Applicants also have the option to complete a one-step process and schedule complete interviews at enrolment centres in the U.S., which may be a preferred option for those who don’t live near the two centres currently open in Canada.

And those who are already members of the Nexus program and are awaiting an interview can renew their membership ahead of its expiry date in order to retain their travel benefits for up to five years.

More centres are expected to open at select land border crossings in the future, as this initial phase carries on, CBSA says.

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China slams U.S. Inflation Reduction Act for ‘disrupting international trade, investment’



The Chinese Ministry of Commerce on Thursday criticized the U.S. for disrupting international trade and investment by adopting the Inflation Reduction Act (IRA), urging the U.S. to fulfill its obligations under WTO rules.

The criticism came after the Chinese delegation attending a meeting of the World Trade Organization (WTO) Council for Trade in Goods expressed serious concern over the ‘discriminatory and distorted subsidy provisions’ of the U.S. IRA, as well as its series of policies that disrupt the global semiconductor industry chain and supply chain.

The meeting of the WTO Council for Trade in Goods was held in Geneva between November 24 and 25.

Speaking at a press conference in Beijing, Ministry of Commerce Spokeswoman Shu Jueting said that China’s response is an exercise of its rights as a WTO member to challenge the trade measures of another member and their impact on such an occasion.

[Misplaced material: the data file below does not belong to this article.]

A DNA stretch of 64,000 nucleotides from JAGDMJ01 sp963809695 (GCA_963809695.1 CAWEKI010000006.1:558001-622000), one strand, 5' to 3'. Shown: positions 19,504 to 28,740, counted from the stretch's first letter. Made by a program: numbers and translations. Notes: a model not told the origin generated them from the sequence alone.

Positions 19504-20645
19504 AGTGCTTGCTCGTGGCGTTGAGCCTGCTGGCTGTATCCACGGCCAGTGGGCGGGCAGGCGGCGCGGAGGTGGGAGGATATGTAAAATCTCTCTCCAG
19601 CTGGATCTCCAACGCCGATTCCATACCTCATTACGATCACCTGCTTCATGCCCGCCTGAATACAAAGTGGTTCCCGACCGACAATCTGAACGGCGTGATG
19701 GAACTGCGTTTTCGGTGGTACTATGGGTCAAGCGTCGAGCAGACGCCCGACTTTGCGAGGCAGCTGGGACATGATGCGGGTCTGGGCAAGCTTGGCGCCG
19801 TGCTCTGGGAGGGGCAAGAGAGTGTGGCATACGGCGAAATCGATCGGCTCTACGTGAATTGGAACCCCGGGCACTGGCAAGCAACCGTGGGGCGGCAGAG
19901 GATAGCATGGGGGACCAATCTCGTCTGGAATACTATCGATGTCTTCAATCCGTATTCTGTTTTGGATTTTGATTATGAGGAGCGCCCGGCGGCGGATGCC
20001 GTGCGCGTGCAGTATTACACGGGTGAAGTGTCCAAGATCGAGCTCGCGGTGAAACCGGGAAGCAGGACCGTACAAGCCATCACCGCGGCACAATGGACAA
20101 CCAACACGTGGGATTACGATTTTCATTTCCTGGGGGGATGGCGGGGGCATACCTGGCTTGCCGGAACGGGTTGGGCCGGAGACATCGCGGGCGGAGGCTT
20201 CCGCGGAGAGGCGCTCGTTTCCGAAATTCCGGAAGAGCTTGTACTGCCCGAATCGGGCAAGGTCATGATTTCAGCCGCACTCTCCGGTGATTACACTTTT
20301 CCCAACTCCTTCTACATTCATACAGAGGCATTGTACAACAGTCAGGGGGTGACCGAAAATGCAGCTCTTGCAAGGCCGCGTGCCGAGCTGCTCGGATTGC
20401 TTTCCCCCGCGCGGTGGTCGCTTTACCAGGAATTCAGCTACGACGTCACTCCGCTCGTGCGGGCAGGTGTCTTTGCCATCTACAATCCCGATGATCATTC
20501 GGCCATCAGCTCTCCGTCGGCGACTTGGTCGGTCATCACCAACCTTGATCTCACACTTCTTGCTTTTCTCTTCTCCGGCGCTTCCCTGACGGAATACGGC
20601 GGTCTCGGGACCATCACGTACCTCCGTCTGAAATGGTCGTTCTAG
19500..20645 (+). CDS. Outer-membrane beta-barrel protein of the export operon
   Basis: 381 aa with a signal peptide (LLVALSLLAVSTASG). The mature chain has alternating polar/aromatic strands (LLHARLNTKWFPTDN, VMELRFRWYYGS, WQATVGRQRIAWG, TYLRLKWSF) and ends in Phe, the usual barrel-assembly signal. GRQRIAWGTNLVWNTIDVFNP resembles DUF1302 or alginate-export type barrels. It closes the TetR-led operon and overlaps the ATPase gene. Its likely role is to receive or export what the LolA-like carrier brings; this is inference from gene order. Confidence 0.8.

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“In its speech, the Chinese side expounded on the suspected violations of WTO rules by the relevant provisions of the U.S. law from a professional perspective, noted that the U.S. approach has seriously disrupted international trade and investment while undermining the stability of the global industrial and supply chains, and expressed grave concern over the U.S. application of double standards and acts of bullying regarding international trade rules,” Shu said.

“China urges the U.S. to strictly fulfill its obligations under WTO rules and earnestly safeguard the authority and effectiveness of the multilateral trading system,” she said.

Stressing that the world today is facing multiple challenges including setbacks in economic globalization and a sluggish economic recovery, Shu reiterated China’s commitment to opposing unilateralism and stabilizing global industrial and supply chains.

“China is ready to work with other members to follow through on the outcomes of the WTO 12th Ministerial Conference (MC12), engage fully and deeply in the reform of the WTO, stand against unilateralism and protectionism, and support the WTO in better playing its role, so as to contribute to stability of the global industrial and supply chains and recovery of the global economy at an early date,” said the spokeswoman.